“Hold still. You deserve this.”

Hi friend, what’s it like to go to the grocery store while thin?

Let me tell you what it was like to go to the grocery store this week while fat.

It’s having people glance your way and then look away quickly, as if having glimpsed something obscene or disgusting.

It’s having a woman in front of you carefully move her cart to one side of the aisle, glance back at you, then deliberately stand in the very center of the aisle, forcing you to wait as she leisurely peruses the coffee section.

It’s having the cashier look at your frozen pizza on the conveyer belt and say, “Ohh, pizza. AND chips?”

When you don’t respond, there’s a silence, and she tries again. “You’re getting both?”

When you continue to smile politely and refuse to say a word, she makes two more comments about your pizza (this time attempting to shame you about the cost of buying a *decent* frozen pizza, since you didn’t respond to the fat shaming) before ringing it up and bagging it.

It’s adding one more day’s incidents to the accumulated humiliation and trauma of attempting to exist in public in this body. It’s reinforcing in your mind that this is the cost of daring to try to participate in the public sphere. It’s knowing that you’ll never, ever be able to appear outside your home without being constantly watched and judged.

What’s it like to never have to carry that burden?

When I first shared this experience on my personal Facebook account, some of the responses from thin folks were interesting and useful (and unintentionally dismissive of the experiences of fat people).

>  Is it possible that people around me were just glancing at me and then quickly away out of politeness? Sure, in theory. But those of us who live in reviled bodies quickly learn to tell the difference between “idly looking around” and “observing other people” and “ewwww.”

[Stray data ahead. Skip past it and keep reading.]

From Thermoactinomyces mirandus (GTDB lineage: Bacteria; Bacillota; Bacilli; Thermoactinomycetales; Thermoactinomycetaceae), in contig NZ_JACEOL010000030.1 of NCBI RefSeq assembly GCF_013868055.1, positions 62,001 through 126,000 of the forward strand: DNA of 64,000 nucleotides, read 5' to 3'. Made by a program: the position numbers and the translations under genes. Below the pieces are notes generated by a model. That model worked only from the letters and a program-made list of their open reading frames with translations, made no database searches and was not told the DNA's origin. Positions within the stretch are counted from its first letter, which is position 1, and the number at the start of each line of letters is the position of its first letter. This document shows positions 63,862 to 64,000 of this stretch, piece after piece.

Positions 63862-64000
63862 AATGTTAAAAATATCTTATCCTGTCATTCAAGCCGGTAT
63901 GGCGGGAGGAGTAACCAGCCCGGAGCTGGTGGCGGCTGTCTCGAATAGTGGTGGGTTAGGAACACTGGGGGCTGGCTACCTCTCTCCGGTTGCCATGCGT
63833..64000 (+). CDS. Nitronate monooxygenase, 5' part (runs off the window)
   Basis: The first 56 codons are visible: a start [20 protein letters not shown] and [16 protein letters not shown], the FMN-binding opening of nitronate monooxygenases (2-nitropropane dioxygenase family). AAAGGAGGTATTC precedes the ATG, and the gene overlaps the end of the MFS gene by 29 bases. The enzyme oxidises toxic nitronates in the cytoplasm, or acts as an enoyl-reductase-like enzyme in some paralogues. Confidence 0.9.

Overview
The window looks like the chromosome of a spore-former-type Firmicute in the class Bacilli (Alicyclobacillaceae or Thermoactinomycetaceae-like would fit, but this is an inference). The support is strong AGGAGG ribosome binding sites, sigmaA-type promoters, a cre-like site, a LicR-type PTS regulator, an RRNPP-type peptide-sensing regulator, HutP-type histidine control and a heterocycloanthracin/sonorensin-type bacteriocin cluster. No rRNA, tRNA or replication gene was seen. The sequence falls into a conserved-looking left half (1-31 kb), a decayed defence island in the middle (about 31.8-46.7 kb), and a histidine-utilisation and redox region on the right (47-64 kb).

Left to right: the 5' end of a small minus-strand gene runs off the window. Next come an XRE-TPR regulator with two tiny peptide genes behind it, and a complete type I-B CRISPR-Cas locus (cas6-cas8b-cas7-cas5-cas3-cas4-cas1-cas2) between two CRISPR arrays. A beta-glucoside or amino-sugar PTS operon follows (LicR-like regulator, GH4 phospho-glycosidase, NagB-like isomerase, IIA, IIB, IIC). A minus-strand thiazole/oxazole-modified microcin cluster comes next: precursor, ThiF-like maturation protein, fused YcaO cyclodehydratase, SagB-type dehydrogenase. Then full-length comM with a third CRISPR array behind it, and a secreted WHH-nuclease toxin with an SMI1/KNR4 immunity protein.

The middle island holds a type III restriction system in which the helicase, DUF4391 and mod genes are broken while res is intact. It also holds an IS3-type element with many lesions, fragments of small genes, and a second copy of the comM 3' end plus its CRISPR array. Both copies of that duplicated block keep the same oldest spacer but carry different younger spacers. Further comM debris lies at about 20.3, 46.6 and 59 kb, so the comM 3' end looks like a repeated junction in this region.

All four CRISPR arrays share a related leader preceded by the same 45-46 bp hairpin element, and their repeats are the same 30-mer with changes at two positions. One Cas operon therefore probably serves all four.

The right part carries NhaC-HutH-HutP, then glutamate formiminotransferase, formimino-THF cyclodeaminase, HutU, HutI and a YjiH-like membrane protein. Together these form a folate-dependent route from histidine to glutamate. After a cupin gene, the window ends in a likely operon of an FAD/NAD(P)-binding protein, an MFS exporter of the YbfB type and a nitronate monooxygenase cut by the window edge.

> Is it possible this experience was just the sort of everyday weirdness that happens when you live in a world with other humans, and that thin folks occasionally feel shamed and judged about their public choices, too? Well, no, it’s not the same at all.

While people of all sizes do indeed experience strange inter-human interactions, and thin people are sometimes judged or mocked — because bad stuff happens to everyone sometimes — there’s a real and major difference. 

When a grocery store cashier comments on the calories in a thin person’s selection from the hot bar, it’s usually an invitation to participate in diet culture in the same way the cliche “I’m so bad for having this bagel, wouldn’t you agree?” conversation works in offices. 

It’s not a judgment on your body or your choices, it’s a chance to bond. 

“Here, let’s both take these daggers and slash ourselves a little bit, won’t that be fun? Then we can be blood sisters.” 

When people comment on fat people’s food choices, it’s a judgment. It serves to embarrass us, harass us and further isolate us. There’s no offer of bonding. It’s part of a system of oppression. 

“Hold still. You deserve this.”

Hi! I’m Lindley.

I’m a photographer, author, cat mom, subscription box creator, and fat activist.

I help people reclaim their bodies through photography. I capture images of people of all sizes, ethnicities and genders, not just the ones whose bodies are likely to be seen in magazines and advertisements.

Every week I talk about topics like this in my free Body Liberation Guide.

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Hi there! I'm Lindley. I create artwork that celebrates the unique beauty of bodies that fall outside conventional "beauty" standards at Body Liberation Photography. I'm also the creator of Body Liberation Stock and the Body Love Shop, a curated central resource for body-friendly artwork and products. Find all my work here at bodyliberationphotos.com.